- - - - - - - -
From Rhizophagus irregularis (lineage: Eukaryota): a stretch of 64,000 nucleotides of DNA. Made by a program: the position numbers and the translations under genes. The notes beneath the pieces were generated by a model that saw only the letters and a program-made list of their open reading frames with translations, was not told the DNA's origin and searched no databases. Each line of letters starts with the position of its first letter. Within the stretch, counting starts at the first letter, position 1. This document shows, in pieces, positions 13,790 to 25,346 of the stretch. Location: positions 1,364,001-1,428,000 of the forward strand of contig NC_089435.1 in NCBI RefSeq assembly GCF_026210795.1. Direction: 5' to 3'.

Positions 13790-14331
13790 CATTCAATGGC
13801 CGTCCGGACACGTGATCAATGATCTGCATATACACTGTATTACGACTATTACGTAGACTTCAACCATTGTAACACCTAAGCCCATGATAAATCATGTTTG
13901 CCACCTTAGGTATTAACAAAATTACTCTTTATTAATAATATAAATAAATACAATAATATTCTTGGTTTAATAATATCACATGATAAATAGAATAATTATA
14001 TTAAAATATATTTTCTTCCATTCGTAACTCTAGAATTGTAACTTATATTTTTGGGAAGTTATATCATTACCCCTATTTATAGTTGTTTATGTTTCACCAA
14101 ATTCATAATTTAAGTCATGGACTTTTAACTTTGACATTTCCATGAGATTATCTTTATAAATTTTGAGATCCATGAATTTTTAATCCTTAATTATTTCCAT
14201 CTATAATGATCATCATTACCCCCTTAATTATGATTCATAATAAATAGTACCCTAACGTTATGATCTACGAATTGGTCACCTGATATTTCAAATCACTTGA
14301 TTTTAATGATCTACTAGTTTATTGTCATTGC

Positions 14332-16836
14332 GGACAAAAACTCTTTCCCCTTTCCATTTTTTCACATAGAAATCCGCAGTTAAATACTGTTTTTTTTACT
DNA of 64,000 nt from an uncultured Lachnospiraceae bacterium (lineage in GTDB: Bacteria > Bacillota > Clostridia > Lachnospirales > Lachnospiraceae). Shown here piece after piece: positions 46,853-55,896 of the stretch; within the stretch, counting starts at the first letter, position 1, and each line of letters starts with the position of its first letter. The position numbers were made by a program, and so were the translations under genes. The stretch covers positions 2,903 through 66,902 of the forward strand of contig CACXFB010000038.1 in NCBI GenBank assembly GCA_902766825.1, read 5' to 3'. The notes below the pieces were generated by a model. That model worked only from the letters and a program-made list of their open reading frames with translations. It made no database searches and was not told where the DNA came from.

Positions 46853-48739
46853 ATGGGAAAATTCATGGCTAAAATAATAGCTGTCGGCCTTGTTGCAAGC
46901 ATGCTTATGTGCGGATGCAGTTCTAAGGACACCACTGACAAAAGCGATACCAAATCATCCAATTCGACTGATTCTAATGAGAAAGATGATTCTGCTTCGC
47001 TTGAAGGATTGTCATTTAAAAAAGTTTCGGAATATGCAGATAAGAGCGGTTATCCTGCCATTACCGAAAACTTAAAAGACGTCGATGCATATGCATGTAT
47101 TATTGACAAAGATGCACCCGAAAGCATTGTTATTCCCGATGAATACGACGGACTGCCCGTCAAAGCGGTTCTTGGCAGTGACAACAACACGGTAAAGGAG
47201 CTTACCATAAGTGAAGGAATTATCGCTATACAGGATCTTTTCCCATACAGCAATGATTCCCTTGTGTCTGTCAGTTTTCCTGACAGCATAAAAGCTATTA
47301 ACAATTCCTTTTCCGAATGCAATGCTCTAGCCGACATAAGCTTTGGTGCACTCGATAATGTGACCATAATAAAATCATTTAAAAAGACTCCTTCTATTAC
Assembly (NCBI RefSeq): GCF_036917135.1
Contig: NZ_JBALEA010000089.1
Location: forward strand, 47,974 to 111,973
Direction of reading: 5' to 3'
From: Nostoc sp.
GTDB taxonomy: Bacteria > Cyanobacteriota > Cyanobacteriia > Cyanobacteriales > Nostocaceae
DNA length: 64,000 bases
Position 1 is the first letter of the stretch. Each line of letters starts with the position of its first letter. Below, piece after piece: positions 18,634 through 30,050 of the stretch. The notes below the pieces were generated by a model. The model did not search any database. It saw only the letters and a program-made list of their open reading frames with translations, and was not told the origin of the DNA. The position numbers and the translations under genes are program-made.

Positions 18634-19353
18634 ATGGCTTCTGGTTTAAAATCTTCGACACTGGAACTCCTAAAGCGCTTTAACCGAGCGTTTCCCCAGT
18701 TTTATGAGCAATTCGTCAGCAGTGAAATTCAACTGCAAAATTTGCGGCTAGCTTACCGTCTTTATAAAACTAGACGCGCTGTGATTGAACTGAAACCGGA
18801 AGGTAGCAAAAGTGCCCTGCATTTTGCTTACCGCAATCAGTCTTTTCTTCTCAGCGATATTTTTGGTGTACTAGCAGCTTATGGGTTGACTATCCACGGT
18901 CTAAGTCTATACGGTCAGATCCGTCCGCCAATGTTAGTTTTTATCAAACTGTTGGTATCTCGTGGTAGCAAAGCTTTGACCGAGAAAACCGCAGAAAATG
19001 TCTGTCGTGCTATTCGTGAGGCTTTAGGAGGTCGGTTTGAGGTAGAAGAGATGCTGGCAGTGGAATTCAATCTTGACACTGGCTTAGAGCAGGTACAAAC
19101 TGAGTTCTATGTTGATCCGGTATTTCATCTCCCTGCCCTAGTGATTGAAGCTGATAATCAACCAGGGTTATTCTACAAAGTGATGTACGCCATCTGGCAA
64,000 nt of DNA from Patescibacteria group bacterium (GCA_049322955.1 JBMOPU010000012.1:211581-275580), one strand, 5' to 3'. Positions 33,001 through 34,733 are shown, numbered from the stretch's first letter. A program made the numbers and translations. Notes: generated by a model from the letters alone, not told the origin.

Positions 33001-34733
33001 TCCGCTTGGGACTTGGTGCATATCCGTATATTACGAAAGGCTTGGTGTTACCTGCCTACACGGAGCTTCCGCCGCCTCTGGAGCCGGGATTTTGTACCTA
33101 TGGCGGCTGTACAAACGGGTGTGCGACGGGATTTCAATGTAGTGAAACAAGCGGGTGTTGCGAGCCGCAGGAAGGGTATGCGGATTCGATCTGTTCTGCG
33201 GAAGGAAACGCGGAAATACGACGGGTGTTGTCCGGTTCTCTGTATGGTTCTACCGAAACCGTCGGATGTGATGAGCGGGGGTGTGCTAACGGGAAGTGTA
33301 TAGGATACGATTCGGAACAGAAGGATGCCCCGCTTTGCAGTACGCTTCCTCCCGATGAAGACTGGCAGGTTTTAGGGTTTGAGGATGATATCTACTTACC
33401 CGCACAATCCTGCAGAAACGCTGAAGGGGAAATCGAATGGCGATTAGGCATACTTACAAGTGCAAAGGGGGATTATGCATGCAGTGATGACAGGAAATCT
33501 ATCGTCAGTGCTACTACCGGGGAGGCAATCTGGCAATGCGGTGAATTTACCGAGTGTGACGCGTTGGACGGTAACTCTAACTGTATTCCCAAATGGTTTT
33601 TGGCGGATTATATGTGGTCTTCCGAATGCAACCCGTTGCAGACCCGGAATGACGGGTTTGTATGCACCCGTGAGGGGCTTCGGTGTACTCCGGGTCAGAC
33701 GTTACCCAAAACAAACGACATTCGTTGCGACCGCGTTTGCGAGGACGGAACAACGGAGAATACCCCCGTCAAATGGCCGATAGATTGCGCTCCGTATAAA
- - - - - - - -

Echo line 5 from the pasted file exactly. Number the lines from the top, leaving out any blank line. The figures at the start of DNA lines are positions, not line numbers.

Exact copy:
13901 CCACCTTAGGTATTAACAAAATTACTCTTTATTAATAATATAAATAAATACAATAATATTCTTGGTTTAATAATATCACATGATAAATAGAATAATTATA